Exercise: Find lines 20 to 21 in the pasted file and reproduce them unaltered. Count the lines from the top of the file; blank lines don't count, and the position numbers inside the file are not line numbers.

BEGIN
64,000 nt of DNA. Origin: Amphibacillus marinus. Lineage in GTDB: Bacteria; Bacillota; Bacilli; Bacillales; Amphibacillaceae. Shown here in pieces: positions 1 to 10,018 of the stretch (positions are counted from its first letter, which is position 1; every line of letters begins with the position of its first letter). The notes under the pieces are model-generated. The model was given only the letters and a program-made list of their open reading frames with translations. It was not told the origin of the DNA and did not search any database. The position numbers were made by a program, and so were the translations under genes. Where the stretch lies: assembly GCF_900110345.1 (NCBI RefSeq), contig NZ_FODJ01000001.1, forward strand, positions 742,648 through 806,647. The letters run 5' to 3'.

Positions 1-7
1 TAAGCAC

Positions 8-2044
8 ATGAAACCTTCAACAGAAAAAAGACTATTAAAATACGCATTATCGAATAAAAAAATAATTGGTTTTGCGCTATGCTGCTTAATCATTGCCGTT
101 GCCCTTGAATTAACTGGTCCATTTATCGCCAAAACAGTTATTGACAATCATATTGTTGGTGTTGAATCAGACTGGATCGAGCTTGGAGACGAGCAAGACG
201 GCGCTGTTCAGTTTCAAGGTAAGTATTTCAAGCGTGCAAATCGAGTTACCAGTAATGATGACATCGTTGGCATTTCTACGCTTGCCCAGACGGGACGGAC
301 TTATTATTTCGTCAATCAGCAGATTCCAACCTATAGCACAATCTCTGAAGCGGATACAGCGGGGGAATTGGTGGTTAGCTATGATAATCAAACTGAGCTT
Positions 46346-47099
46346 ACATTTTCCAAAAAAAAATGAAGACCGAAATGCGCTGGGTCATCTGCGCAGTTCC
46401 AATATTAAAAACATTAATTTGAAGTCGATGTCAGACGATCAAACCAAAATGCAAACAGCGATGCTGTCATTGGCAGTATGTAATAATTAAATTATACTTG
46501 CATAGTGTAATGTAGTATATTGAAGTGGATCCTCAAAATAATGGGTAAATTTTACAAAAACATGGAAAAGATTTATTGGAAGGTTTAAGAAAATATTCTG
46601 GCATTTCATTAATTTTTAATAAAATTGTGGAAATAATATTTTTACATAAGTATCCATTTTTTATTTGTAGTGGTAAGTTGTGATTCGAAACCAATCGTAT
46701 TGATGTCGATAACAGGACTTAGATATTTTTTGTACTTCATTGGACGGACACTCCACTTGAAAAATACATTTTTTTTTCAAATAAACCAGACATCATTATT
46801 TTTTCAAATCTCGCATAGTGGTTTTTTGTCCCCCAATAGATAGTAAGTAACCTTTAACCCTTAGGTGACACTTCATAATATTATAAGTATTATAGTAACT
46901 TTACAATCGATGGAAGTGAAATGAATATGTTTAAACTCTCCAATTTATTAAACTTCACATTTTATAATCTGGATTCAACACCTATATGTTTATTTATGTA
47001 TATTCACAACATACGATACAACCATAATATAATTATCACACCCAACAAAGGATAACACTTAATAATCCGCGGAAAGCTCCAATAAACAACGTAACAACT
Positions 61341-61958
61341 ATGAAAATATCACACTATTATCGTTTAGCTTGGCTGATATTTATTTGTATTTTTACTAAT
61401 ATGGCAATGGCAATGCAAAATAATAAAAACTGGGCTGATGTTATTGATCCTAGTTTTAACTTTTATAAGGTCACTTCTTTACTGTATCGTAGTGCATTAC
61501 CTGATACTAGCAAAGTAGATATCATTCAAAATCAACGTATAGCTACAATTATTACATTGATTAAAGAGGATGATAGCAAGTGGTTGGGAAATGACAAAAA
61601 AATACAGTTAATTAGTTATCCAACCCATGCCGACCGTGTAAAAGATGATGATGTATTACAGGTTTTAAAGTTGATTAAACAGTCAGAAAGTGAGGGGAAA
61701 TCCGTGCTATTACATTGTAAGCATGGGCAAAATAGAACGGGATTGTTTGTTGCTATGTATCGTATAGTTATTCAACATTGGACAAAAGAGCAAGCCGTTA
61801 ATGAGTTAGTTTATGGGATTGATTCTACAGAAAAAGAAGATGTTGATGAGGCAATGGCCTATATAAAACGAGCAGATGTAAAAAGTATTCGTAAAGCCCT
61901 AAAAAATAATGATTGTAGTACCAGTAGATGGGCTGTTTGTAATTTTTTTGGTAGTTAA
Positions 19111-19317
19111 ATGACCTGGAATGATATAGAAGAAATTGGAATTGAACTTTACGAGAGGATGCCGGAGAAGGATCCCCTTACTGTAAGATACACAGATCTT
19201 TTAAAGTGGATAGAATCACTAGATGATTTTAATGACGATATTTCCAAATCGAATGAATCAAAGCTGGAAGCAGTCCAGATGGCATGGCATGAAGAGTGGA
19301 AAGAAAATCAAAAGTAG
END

61401 ATGGCAATGGCAATGCAAAATAATAAAAACTGGGCTGATGTTATTGATCCTAGTTTTAACTTTTATAAGGTCACTTCTTTACTGTATCGTAGTGCATTAC
61501 CTGATACTAGCAAAGTAGATATCATTCAAAATCAACGTATAGCTACAATTATTACATTGATTAAAGAGGATGATAGCAAGTGGTTGGGAAATGACAAAAA